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Also known as the Giant Amazon Water Lily, this specimen was approxmiately 4 feet in diameter - on the small side! The leaves of the giant Amazon water lily can grow over 2.5m (8’) across. The flowers are 30cm (12’’) wide and the stems or leaf stalks grow with along with rising flood waters and can exceed 6m (20’) long. These amazing plants are well adapted to life in the Amazon. They have sharp defensive spines on the underside of their leaves, on their flower buds, and leaf stalks which defend them from fish and other animals. The giagantic lily pads stay afloat because of a web-like structure of veins – all filled with air. They can even support the weight of a small adult - although we don't recommend trying it!! Their large leaf surface area helps them capture the maximim amount of sunlight and the red undersides of the leaf helps them capture different wavelenghts of light maximizing their ability to create food even more! They have a huge flower which only opens at night. On the first night, the pure-white flowers open and emit a pineapple like fragrance. Scientists have discovered a chemical reaction inside the flower which heats the bloom to as much as 12°C (20°F) above the air temperature, helping to disperse the perfume. All this is done to attract a very specific pollinator - the scarab beetle pollinator (Cylocephata castaneal). Once the beetle is inside the flower, daylight triggers the flower to shut, trapping the beetle inside. The beetle gets coated with pollen and when the flower re-opens the following night, the beetle escapes and carries the pollen on to the next newly opened flower. The flower left behind is now pink, odorless, and completely unattractive to the next beetle that may pass by.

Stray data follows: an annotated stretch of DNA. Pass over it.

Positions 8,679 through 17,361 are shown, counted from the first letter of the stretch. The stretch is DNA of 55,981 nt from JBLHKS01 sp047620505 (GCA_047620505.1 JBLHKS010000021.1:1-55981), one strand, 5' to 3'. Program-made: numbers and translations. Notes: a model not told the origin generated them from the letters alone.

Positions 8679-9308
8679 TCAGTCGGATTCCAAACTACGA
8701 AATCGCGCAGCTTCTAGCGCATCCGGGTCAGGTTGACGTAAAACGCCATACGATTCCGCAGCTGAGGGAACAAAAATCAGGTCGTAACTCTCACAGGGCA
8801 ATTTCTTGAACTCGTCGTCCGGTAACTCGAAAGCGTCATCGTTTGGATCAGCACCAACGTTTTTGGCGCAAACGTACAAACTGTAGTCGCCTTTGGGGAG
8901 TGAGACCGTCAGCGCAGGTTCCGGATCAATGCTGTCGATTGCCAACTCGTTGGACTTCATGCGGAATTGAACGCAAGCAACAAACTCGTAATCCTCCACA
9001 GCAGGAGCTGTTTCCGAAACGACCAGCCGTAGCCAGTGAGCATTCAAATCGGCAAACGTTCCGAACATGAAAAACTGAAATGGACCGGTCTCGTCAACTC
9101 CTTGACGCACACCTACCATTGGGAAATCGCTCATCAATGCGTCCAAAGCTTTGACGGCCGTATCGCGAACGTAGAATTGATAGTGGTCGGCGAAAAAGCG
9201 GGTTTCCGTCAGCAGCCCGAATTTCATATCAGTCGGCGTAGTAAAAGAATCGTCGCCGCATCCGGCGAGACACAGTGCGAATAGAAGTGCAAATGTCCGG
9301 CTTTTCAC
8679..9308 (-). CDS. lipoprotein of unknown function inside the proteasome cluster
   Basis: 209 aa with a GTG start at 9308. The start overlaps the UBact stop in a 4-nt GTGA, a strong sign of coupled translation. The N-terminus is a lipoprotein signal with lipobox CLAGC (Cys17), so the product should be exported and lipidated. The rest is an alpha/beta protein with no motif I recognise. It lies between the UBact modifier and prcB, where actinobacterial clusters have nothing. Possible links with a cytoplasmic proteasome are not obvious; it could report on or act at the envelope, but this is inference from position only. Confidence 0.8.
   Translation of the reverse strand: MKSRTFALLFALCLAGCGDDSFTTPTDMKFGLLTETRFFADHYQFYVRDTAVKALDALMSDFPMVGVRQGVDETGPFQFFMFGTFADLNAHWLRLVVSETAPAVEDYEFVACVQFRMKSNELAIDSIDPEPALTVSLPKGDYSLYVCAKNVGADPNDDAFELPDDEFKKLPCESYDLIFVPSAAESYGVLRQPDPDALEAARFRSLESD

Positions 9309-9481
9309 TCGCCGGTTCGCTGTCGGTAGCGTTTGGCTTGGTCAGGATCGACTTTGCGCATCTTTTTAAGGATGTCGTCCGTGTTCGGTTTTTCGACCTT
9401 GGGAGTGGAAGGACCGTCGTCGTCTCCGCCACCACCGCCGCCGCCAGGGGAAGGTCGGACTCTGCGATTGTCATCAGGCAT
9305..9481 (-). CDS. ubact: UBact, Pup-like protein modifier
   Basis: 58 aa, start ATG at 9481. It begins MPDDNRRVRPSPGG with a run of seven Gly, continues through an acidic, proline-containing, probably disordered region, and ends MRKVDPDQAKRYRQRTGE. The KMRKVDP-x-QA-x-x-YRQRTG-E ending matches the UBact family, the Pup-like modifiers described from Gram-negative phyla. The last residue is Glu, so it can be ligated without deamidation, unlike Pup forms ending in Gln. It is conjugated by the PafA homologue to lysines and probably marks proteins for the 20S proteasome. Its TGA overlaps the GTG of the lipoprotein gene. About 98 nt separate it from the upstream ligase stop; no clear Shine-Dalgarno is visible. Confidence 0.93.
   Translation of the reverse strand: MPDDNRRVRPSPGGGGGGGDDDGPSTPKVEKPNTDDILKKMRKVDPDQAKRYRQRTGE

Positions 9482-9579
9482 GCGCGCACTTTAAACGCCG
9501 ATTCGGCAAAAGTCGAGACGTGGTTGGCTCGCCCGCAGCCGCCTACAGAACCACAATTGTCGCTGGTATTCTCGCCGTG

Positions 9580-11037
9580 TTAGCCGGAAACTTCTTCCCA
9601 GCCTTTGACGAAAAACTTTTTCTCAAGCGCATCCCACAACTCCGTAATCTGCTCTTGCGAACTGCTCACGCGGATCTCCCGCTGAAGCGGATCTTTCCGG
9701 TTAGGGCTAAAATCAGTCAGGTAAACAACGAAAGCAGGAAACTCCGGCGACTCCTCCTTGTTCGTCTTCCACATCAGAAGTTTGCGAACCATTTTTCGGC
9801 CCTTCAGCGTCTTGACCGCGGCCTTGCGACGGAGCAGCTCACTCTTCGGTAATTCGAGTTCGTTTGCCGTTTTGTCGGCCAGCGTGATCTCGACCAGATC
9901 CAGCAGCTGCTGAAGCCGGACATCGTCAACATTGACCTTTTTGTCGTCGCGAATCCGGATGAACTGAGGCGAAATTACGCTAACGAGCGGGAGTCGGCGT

Black water lakes in the Amazon rainforest
Bet you didn't know that the underside of the Giant Amazon Waterlily was probabaly one of the first cases of biomimicry! The undersides of the giant leaves inspired one of the most famous examples of Victorian architecture. Architect, Joseph Paxton, sketched the competition-winning design for the building that housed the 1851 Great Exhibition in Hyde Park. His adventurous design, at the cutting edge of engineering in its day, resulted in a beautiful building with cast iron framing and the largest panes of plate glass made at the time. It became known as the Crystal Palace and earned Paxton a knighthood. See: http://data.greatbuildings.com/gbc/drawi... for an image